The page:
But even the tentative date for this fresh humanitarian aid will probably be delayed because of the political impasse in Myanmar, another senior Foreign Ministry official said, requesting anonymity.
"Japan may have been too optimistic about Myanmar's political situation," the official acknowledged. "Japan now is in no mood and in no hurry to provide fresh aid to Myanmar. Any such move would not only spark international criticism but also encounter opposition from within the ruling coalition," the official said.
Suu Kyi's NLD, which won a landslide victory in 1990 elections that were annulled by the SLORC, decided at the end of last month to boycott the National Convention only a day after it reconvened, claiming the convention was undemocratic.
The convention, which has met intermittently since early 1993 to draft a new constitution, is regarded by SLORC critics both at home and abroad as a sham designed to perpetuate the military's grip on power.
Constructive engagement, rather than international ostracism, is a strategy also strongly favored by Myanmar's neighbors, especially the Association of Southeast Asian Nations. ASEAN groups Thailand, the Philippines, Indonesia, Malaysia, Singapore, Brunei and Vietnam.
ASEAN has invited Than Shwe, SLORC chairman, to an unprecedented summit in Bangkok on Friday of the seven ASEAN members plus Cambodia, Laos and Myanmar, which are all expected to join ASEAN within the next several years and expand the grouping to an "ASEAN 10."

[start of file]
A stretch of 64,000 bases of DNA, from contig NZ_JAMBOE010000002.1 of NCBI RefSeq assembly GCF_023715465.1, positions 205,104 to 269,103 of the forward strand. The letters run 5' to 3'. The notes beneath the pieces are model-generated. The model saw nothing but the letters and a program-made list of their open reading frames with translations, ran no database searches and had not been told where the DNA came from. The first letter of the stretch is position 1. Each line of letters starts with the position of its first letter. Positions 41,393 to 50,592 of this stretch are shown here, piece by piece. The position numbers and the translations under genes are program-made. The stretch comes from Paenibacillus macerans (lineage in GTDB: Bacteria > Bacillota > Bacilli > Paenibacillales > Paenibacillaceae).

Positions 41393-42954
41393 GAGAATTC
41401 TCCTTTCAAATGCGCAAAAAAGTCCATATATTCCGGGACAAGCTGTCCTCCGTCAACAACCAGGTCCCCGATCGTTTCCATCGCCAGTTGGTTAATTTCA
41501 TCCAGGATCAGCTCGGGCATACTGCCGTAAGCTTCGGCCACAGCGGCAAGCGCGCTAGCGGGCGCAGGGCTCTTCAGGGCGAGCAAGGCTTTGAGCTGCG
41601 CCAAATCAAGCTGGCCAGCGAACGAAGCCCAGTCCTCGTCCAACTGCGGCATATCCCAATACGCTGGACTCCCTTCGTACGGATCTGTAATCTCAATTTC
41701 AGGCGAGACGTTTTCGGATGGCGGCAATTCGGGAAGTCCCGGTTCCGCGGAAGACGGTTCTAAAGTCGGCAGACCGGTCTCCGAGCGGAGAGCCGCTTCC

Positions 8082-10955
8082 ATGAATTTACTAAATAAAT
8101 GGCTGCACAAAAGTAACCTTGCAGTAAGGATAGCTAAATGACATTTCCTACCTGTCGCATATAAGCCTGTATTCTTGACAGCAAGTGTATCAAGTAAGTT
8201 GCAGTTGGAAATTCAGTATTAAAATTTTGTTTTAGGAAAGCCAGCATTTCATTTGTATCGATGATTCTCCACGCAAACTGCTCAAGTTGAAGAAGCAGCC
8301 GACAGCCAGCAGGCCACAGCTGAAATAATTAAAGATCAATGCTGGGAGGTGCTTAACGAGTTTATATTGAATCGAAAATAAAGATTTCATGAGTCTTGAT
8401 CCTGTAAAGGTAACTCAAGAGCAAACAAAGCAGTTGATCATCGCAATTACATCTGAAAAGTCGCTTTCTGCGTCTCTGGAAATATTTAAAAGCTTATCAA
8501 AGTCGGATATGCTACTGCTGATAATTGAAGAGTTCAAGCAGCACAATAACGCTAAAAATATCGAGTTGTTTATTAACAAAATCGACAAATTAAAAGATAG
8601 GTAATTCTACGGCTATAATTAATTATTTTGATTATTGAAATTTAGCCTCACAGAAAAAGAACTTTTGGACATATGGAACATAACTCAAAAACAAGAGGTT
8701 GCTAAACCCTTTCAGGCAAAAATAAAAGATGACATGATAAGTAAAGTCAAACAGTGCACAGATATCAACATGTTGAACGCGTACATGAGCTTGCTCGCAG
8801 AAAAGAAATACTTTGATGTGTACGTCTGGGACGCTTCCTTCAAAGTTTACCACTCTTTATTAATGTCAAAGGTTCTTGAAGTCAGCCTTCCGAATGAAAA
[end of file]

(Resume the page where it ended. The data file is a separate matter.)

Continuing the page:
But Western industrialized nations remain highly critical of the SLORC for its blatant violations of human rights and democracy despite Suu Kyi's release. They continue to withhold aid from Myanmar.
International human rights groups have also issued reports lambasting the SLORC. The London-based Amnesty International said in a report released last month that thousands of political prisoners were still in jail.
The New York-based Human Rights Watch/Asia also said in a recent report that the SLORC "paradoxically ... took a hardline stance" after setting Suu Kyi free and that "there was no overall improvement in the human rights situation" in Myanmar this year.
What Japan fears most is another bout of military repression of prodemocracy forces. In that worst-case scenario -- indeed, there is a possibility of that happening -- Japan will lose its face and will be forced to reverse moves toward full resumption of aid.
Many analysts say the SLORC will try to avoid quashing the prodemocracy movement by force, as it did in 1988, for fear of further damaging its international position and frightening away foreign investors, who in recent months have been trekking to Myanmar in droves to tap a potentially lucrative, resource-rich market of some 45 million people.
But at the same time, the analysts do not rule out the possibility that an accidental clash between the military and prodemocracy forces would escalate into a repeat of the 1988 nightmare.
"The current deadlock in Myanmar's politics is likely to continue for the time being," a senior Japanese government offical said on condition that he not be named.
"We are closely watching to see if something that breaks the impasse will happen. The dates which we are paying extra attention to for the time being are: December 15, when Than Shwe will be in Bangkok, and January 4, the 48th anniversary of Burma's independence from Britain," the official said.